The daughter of black baseball legend Henry Kimbro has spent the past year writing a new book to help commemorate the 100th anniversary of the Baseball Negro League in Nashville.
Harriet Kimbro-Hamilton’s new book, “Home Plate: Henry Kimbro and Other Negro Leaguers of Nashville, Tennessee,” honors the memories of 18 Black baseball heroes who called Nashville their home.
It will officially be released at 3:30 p.m. on December 5, 2020 (Saturday) during a virtual book launch on the Zoom platform. Access to the online celebration is free and open to everyone.
To attend, visit https://us02web.zoom.us/j/4289850752 and enter the Meeting ID: 4289850752.
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“I’m releasing my new book just in time for the 100th anniversary of the Negro Baseball League,” said Hamilton, who published a book about her father in 2015. “I wanted the other families of those Negro Leaguers to have their loved ones documented and remembered as my father was in my first book. “‘Home Plate‘ is a book that can be passed down through generations so their legacies are never forgotten.”
According to the History Channel, the league was launched in 1920, with Black baseball enjoying periods of success in the early 1920s and again after the Great Depression. The Nashville White Sox/Nashville Elite Giants, which were members of the Southern Negro League, made history by introducing some of the greatest baseball players of all time.
In the 1930’s Kimbro played for the New York Black Yankees the team was founded in Harlem as the Harlem Black Bombers in 1931 by financier James “Soldier Boy” Semler and dancer Bill “Bojangles” Robinson. By 1932 the team was named the Harlem Stars and by 1933 became the New York Black Yankees.
The integration of major league baseball began with Jackie Robinson in 1947. After that, there was a slow but irreversible influx of talent to the majors, with the remaining Negro League teams generally folding by the 1960s.
Negro League players from Nashville are remembered with biographical highlights and photos. Students, family members, and baseball fans can learn more about Nashville legends such as James “Junior” Gilliam (Baltimore Elite Giants); Henry Kimbro (Nashville/Baltimore Elite Giants); Bruce Franklin “Buddy” Petway (Leland Giants); and Norman “Turkey” Stearnes (Nashville Elite Giants/Detroit Stars).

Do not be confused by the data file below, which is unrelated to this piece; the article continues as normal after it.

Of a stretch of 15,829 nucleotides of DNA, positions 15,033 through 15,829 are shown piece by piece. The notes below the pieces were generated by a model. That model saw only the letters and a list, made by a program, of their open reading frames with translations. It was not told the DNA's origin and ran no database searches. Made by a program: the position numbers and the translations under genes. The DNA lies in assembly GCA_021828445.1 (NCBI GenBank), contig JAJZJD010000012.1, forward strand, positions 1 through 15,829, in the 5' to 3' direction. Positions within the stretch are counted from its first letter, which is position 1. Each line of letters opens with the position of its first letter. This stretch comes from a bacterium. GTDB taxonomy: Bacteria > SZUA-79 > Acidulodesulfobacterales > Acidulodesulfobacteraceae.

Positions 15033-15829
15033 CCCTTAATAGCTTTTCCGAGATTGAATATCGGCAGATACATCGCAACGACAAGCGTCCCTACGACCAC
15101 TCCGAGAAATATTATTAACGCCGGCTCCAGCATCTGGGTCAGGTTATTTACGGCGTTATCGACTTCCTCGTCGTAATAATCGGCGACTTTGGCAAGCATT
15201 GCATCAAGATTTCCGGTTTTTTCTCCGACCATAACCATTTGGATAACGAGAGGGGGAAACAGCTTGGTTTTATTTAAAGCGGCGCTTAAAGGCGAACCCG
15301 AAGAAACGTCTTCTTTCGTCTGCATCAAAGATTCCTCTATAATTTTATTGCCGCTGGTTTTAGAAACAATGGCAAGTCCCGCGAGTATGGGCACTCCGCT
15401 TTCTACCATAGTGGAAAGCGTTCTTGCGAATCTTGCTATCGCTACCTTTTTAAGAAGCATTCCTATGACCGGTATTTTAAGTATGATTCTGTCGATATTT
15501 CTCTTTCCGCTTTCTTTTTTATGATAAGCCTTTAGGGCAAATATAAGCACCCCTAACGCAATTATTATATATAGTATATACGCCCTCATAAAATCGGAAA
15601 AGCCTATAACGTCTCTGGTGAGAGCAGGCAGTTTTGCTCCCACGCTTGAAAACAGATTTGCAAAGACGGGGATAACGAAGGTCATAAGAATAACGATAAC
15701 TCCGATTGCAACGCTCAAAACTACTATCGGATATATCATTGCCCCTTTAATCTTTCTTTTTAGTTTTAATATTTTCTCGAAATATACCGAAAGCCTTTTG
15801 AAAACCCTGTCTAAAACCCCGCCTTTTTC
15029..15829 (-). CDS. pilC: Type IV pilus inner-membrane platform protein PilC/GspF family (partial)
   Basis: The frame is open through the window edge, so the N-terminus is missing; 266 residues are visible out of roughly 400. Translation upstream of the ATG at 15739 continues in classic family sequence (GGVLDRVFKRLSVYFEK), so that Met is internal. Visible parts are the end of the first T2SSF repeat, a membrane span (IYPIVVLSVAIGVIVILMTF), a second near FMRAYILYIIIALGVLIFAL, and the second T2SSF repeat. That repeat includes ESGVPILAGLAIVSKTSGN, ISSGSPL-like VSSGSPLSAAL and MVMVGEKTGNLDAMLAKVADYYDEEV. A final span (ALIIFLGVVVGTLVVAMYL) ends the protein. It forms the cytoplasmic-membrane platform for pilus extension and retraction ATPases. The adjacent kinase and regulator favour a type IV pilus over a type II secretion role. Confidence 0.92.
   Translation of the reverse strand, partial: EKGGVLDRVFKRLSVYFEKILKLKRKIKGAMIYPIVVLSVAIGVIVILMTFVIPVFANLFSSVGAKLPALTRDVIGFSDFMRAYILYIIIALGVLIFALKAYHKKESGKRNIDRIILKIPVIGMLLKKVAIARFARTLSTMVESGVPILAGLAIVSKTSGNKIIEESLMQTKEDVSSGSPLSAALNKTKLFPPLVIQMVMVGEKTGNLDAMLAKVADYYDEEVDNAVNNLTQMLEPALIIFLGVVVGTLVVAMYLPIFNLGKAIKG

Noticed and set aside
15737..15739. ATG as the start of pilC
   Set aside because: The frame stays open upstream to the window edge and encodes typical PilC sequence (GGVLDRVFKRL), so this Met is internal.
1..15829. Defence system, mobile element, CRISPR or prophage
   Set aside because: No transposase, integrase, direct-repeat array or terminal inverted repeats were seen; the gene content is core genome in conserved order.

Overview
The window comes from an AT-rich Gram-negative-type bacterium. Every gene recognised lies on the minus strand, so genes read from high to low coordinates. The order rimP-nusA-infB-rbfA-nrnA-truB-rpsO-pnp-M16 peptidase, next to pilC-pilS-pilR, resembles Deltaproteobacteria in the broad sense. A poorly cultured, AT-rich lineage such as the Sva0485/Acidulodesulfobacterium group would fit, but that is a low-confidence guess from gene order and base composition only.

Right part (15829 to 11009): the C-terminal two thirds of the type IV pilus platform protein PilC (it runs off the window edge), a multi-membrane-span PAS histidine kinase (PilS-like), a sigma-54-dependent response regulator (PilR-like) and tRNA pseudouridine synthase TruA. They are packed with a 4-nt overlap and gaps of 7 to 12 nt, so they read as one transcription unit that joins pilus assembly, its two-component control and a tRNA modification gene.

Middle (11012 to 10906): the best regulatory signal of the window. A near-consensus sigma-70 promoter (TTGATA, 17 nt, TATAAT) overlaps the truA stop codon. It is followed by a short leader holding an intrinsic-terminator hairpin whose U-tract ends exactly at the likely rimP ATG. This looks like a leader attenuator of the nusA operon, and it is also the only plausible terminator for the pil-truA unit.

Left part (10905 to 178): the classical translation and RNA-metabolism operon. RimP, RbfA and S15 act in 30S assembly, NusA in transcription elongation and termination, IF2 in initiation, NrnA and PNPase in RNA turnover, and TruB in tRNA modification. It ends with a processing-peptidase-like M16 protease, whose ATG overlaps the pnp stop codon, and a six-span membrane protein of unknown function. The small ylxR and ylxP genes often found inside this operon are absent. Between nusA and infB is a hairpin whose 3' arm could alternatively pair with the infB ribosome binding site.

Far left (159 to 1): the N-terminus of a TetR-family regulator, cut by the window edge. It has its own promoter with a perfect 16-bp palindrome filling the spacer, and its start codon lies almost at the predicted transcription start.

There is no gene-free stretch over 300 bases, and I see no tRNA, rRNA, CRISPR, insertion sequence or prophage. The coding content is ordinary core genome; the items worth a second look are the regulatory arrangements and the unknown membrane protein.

Also featured in Harriet’s book are Robert “James” Abernathy, Daniel Black, William “Soo” Bridgeforth, Sidney Bunch, Elliot Coleman, Wesley “Doc” Dennis, Edward Lee “Lefty” Derrick, Edward Martin, Clinton “Butch” McCord, Taylor Smith, Thomas “Tom” Wilson, and Jim Zapp.
The book is a family affair. It features a foreword by Henry Kimbro’s great-granddaughter (Harriet’s great-niece) Jada Scott, and a chapter titled “My Adventures with Grandpa” that documents the unforgettable experiences of Harriet’s son, Patrick Hamilton.
When he was 9 years old, Patrick flew with his grandparents to Baltimore to attend a 1993 Major League Baseball All-Star Game ceremony honoring Henry Kimbro and other Negro Baseball League legends. The grandson later shared his experiences in a senior paper at Stillman College.
A photo in “Home Plate” shows Harriet’s great-niece, Brooklyn Scruggs, visiting the street sign of Junior Gilliam Way in front of the Nashville Sounds Baseball Stadium with her dog Blossom.
Harriet’s mission to recognize Black baseball heroes began when her mother challenged her with the sacred task of preserving the memory of her father, Tennessee Sports Hall of Fame member Henry Kimbro.
Shortly before her death, Cuban-born Erbia C. Mendoza-Kimbro gave her daughter an old scrapbook filled with articles, pictures and other items from Henry’s career.
“As an African-American, it is well known that stories are passed down verbally,” Harriet continued. “This book provides another means of passing down family stories.”